But CMW is not alone in raising Toronto’s profile higher than its famed CN Tower.
North By Northeast brings its mix of music, culture and tech back to the city June 12-21. Toronto-raised Deadmau5 headlines the Veld Music Festival in Downsview Park Aug. 1-2. And Toronto native Drake has announced the return of his OVO Fest Aug 1-3. The superstar rapper will headline the final night of the festival at the waterfront Molson Canadian Amphitheatre.
Often, however, the coolest music events in Toronto happen in smaller venues.
As Mumford & Sons prepared for the May 4 release of Wilder Mind, the arena-filling British band decided to stage a small number of promotional club-level shows. “Toronto is one of three cities [in North America] they did this in -- L.A. and New York being the other two,” said Lennox, who was in the crowd of some 600 fans for that April 3 show at Lee’s Palace.
Both from the stage and in conversation after the show, the band members “just went on about how much they adored” Toronto, recalls Lennox. “It was magical and the band [was] abuzz and amazed at the attention paid to 12 or 14 new songs back-to-back. That says a lot about us, as music fans and about our city. In another city, half the back of the room would be talking because they weren’t [playing] songs that they knew.”
In large venues or small, the city’s live scene is dynamic, says Jeff Craib, president of The Feldman Agency, the long-established booking agency which has offices in Toronto, Vancouver and Los Angeles, whose roster includes Canadian superstars Bryan Adams, Diana Krall and Michael Bublé.
“There’s a ton of people that support a variety of music, so that makes any city that’s music-driven a great place to be,” he says.
Riley O’Connor, chairman of Live Nation Canada, agrees. “Toronto has just got a great tradition of people wanting to go out and see concerts live, indoors and outdoors. It’s part of our makeup now. It’s a vibrant city [that’s] always rejuvenated with new cultural influences and constant growth.”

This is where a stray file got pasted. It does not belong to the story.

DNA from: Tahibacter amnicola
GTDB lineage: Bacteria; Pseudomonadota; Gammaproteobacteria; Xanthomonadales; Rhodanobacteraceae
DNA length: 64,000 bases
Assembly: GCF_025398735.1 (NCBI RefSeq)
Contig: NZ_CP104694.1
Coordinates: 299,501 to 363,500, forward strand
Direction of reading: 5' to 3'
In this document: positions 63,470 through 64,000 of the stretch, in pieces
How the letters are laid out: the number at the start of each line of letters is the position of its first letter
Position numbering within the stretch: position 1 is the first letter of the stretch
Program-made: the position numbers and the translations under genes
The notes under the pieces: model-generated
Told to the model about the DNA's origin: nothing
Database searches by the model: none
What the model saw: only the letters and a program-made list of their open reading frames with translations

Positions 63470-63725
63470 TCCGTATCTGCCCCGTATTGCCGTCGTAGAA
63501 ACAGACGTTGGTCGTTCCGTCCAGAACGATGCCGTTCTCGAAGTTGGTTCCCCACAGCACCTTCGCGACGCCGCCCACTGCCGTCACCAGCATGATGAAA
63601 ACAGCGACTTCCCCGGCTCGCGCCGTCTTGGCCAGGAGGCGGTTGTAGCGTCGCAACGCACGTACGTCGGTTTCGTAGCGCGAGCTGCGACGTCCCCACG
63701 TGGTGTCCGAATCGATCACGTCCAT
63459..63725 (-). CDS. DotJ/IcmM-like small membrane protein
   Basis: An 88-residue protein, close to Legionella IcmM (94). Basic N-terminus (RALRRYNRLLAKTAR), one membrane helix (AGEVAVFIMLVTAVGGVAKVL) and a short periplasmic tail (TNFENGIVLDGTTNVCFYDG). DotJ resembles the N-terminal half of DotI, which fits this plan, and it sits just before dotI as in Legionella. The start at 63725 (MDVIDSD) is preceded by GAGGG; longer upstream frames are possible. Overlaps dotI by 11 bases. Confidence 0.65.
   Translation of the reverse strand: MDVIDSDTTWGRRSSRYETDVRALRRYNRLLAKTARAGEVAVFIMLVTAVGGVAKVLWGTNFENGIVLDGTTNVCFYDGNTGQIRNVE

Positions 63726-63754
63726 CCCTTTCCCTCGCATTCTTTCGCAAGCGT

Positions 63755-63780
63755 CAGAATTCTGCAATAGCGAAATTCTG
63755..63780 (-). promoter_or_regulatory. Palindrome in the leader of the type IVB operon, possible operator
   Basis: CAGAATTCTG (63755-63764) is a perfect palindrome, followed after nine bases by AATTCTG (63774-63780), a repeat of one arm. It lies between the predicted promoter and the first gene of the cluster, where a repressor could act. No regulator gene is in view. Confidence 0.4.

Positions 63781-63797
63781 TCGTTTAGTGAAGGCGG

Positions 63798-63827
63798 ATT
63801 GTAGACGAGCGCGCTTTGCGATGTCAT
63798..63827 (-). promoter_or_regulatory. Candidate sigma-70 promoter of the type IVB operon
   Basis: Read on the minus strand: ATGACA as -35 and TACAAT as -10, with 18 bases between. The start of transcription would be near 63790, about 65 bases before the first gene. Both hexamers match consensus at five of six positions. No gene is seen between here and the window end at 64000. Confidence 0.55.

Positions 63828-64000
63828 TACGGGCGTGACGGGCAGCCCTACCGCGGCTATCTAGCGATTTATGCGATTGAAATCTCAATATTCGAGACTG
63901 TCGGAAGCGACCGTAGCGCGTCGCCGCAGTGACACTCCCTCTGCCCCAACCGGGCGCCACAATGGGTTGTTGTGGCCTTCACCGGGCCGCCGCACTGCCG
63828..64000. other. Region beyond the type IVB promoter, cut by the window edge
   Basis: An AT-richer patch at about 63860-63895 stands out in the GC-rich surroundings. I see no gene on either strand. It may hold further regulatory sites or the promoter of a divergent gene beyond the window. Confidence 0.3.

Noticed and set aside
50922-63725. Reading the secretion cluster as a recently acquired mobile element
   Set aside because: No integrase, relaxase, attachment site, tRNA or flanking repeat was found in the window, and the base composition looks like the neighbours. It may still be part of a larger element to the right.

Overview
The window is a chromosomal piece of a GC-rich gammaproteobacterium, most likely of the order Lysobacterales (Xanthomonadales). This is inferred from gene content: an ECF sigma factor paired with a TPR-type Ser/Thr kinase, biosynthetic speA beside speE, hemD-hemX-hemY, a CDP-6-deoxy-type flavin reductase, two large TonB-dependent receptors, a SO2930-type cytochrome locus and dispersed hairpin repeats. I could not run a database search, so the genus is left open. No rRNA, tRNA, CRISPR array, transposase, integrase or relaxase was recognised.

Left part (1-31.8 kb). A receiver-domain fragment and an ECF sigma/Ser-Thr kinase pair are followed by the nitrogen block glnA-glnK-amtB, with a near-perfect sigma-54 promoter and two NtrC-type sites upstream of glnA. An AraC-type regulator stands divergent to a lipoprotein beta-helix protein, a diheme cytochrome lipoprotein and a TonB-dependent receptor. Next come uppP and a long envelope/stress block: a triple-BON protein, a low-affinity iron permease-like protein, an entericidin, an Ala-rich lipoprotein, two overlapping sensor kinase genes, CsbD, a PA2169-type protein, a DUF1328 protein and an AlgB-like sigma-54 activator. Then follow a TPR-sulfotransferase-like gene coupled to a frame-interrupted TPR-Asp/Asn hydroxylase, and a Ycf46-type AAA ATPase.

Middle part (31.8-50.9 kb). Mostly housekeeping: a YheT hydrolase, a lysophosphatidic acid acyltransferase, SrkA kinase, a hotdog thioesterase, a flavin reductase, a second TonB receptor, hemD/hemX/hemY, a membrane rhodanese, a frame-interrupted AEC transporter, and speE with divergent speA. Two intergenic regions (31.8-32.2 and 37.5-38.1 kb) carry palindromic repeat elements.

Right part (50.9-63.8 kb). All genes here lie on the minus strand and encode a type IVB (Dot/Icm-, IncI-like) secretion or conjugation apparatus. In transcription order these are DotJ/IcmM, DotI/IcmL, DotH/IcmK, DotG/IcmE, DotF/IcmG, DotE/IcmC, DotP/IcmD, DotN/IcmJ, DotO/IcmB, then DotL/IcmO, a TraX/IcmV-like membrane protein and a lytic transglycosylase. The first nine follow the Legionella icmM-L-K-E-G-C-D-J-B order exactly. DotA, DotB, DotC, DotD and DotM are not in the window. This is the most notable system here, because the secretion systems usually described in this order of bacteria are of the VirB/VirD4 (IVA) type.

The musical, cultural and economic diversity of the city helps explain its strength, says Michael Coteau, who serves as Minister of Tourism, Culture & Sport under Ontario Premier Kathleen Wynne.
“When you come to Toronto,” he says, “you can find pop, country, blues, jazz, rock…” And the city’s population includes “over 200 cultures,” he notes. “So we’ve got a strategic advantage, I would say, over other jurisdictions. On top of that, our interactive digital media, our film and television, which are such strong sectors -- all of these are other pieces that play into the music sector.” Events from the Toronto International Film Festival to the Luminato Festival have fed the $6.9 billion tourism industry in the city “and music plays a huge role in that,” he adds.
The government of Ontario, as well as the Canadian federal government, allocate funds to support the music industry. In the latest round of funding from the Ontario Music Fund, $14 million was award to 123 music companies, from major labels to indies, from festivals to smaller venues. The provincial government also assigned $19 million in Celebrate Ontario (festival and events) grants for 2015.